PC-BSD only installing off a memory stick or off a DVD these days. I opted to go the DVD route because this computer didn't support booting off USB media as far as I could tell (I tried it on two machines: an old HP eVectra 933MHz box, and a slightly newer Dell Optiplex GX270).
The summary of this hack is 'Copy all the files from /boot on the ISO image onto a hard disk that has been made bootable and use a USB expansion box to store the real DVD'.
First, I needed to create a bootable hard disk. I put the hard disk that was going to be installed into the system info a USB expansion box and plugged it into my FreeBSD system. This gave me a disk as 'da0'. This disk had an old Windows installation on it. All commands are run as root. You are advised to triple check your typing, as transposed letters and such might have adverse effects.
Relabeling the Disk
Since I had an old windows install on the disk, I just needed to delete the old windows partition and create a FreeBSD one.
- gpart delete -i 1 da0
- gpart add -t \!165 da0
- gpart create -s bsd da0s1
- gpart add -t \!7 da0s1
Making the disk bootable
Next we need to make the disk bootable. This is a lot easier than it used to be in days of yore:
- gpart bootcode -b /boot/boot0 da0
- gpart bootcode -b /boot/boot da0s1
Copying The Files
The pc-bsd installer for the DVD just loads a ram disk, and then runs off that. All the early stages of the boot loader need are contained in /boot. This includes the kernel, the third stage boot loader and various config files and scripts. So the next steps are to copy these files from the cd onto the bootable hard disk we just made. This assumes that the mdconfig command below prints "md0" for unit 0. If it prints anything else, you'll need to adjust accordingly. Also, if you are reading this in the future, you may need to change the PCBSD iso name.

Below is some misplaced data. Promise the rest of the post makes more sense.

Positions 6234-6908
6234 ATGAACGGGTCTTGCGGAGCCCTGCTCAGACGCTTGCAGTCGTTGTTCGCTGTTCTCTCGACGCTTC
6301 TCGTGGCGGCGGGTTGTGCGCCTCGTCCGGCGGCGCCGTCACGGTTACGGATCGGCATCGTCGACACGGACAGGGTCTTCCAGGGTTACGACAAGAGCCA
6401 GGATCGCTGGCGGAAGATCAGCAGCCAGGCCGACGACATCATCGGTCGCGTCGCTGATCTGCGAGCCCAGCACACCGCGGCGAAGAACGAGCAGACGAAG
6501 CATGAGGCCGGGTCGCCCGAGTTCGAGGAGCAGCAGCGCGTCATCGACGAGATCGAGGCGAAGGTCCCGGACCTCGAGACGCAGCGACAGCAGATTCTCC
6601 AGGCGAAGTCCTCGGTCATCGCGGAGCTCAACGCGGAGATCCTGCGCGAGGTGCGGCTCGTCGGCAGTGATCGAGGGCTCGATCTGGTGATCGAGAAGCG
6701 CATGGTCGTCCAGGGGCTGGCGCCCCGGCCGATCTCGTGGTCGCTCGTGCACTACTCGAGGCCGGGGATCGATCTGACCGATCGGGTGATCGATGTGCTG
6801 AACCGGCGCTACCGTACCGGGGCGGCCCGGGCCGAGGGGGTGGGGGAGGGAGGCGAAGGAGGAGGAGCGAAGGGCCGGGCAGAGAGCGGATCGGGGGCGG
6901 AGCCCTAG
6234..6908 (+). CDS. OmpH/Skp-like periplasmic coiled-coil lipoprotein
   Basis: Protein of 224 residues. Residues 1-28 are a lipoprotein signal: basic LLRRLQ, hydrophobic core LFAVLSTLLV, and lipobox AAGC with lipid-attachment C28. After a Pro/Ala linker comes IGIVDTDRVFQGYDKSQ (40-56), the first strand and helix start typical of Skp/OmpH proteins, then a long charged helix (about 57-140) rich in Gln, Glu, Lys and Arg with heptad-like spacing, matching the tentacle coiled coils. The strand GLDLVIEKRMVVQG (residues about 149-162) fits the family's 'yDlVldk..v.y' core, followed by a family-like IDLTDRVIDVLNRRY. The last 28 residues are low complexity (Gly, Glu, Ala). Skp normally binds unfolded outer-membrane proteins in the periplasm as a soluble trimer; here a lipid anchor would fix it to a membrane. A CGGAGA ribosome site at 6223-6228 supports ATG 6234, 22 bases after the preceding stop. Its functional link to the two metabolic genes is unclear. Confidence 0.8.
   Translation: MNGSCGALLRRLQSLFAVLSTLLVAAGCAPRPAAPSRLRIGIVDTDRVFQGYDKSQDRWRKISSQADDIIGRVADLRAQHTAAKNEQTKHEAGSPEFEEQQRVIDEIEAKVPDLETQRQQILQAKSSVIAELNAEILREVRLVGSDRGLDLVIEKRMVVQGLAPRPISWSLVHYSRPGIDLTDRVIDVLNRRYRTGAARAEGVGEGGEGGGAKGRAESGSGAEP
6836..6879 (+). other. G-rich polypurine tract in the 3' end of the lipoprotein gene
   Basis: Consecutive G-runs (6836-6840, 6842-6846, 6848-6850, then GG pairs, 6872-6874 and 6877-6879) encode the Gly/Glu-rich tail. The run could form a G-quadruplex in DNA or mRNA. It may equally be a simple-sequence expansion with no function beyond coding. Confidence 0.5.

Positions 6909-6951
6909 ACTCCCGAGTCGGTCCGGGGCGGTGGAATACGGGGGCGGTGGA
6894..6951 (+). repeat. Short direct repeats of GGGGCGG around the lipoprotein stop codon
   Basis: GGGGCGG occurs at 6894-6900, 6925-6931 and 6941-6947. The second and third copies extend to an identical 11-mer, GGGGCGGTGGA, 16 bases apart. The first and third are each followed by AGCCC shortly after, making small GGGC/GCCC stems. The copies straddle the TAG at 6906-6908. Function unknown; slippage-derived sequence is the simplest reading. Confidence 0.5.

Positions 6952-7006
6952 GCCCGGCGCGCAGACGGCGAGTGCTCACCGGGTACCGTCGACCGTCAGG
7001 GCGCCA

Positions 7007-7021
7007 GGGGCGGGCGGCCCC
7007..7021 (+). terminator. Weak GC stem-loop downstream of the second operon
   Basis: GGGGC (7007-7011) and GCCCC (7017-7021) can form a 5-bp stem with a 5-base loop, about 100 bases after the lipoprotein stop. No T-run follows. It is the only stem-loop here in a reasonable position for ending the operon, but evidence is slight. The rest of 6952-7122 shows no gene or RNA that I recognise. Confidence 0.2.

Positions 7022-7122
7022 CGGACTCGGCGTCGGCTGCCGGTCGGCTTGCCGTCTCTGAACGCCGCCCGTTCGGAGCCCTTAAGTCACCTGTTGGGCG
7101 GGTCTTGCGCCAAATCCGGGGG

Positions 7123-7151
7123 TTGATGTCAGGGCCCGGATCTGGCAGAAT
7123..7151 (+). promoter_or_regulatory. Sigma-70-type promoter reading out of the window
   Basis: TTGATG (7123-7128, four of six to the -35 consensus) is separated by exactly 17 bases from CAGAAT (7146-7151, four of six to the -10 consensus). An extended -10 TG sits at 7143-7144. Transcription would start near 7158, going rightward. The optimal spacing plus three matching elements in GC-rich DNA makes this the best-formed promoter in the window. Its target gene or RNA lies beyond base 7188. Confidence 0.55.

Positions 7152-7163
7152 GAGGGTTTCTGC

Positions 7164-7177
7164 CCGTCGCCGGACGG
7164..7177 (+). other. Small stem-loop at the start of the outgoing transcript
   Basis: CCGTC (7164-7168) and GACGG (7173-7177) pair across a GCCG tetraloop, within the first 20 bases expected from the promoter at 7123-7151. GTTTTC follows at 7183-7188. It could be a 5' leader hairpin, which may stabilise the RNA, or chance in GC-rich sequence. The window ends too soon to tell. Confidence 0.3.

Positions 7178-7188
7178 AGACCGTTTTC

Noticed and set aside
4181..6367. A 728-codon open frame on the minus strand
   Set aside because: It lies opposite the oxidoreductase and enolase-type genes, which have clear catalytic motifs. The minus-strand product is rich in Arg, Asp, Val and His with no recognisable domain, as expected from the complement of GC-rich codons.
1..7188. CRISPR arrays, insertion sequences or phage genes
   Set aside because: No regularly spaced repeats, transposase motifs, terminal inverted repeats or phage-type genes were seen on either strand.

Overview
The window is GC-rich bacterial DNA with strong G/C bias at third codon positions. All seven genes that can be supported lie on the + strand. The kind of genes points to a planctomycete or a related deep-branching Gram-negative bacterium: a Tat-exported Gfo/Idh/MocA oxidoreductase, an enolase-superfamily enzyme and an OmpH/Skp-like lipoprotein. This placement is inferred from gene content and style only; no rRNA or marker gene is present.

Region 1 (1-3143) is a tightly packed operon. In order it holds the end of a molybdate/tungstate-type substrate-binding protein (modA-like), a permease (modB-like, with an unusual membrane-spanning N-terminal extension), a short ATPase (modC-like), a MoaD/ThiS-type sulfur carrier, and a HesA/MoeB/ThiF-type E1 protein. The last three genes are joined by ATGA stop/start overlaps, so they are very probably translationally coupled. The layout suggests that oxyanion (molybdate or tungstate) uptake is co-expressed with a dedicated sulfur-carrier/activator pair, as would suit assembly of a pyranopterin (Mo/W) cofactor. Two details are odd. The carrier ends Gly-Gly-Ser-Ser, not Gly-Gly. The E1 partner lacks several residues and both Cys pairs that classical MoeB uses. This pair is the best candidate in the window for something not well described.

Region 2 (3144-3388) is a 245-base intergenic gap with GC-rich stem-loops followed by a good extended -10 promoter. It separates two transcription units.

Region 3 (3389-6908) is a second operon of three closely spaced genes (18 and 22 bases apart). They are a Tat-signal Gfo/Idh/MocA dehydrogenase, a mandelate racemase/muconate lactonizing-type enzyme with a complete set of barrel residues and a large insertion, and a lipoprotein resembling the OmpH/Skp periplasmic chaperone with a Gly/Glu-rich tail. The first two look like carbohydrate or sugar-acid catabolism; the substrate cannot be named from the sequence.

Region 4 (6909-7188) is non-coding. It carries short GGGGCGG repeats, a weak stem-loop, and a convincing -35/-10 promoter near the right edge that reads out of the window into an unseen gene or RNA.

- newfs /dev/da0s1a
- mount /dev/da0s1a /mnt
- mdconfig -f PCBSD8.1-x86-DVD.iso
- mount -t cd9660 /dev/md0 /cdrom
- mkdir /mnt/boot
- cd /cdrom/boot
- tar cf - . | (cd /mnt/boot; tar xvf -)
- cd /
- umount /mnt
- umount /cdrom
- mdconfig -d -u 0
Moving the disk
At this point, I had to unplug the USB expander from the first system, remove the hard drive and install it into my target box. I also grabbed my UBS DVD player and connected it to the box with a copy of the DVD I burned from the above file. I selected hard disk as the boot media in the bios and let the system boot. It booted off the hard disk, but then started looking for the proper cd device. Luckily for me, it found the DVD on cd1 instead of cd0 (which is what was built-in to the Dell I was booting off of). It then became a 'normal' PC-BSD installation, which is described in detail elsewhere.
Hopefully, people find these instructions useful. Since I only had one of these systems, I didn't create any kind of script to make it easier. Sorry.
[[ Updated to fix problem noted in the comments ]]